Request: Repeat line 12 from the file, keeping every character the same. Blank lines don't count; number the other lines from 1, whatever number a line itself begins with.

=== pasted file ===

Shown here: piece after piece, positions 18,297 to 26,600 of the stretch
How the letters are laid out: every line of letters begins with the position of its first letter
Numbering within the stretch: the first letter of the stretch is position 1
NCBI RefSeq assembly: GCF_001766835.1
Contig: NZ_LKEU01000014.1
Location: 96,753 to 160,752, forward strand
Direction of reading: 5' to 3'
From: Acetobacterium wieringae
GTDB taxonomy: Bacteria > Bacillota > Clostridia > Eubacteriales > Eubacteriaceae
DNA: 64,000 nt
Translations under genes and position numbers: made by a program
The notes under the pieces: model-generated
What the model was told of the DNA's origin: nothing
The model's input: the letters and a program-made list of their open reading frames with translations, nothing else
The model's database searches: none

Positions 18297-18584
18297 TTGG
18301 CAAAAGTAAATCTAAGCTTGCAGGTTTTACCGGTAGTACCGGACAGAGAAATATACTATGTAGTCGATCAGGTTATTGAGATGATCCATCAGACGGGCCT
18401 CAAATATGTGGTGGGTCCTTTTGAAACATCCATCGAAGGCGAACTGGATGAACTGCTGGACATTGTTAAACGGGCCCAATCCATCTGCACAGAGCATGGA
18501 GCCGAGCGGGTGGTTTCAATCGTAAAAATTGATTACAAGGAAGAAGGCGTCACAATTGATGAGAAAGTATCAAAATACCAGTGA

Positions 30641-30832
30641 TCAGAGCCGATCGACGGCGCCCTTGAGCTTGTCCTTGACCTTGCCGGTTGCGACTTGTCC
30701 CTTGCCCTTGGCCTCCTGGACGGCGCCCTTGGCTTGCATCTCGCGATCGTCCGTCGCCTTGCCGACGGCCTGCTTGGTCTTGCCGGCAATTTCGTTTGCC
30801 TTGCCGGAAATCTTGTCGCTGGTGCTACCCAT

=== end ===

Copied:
The notes under the pieces: model-generated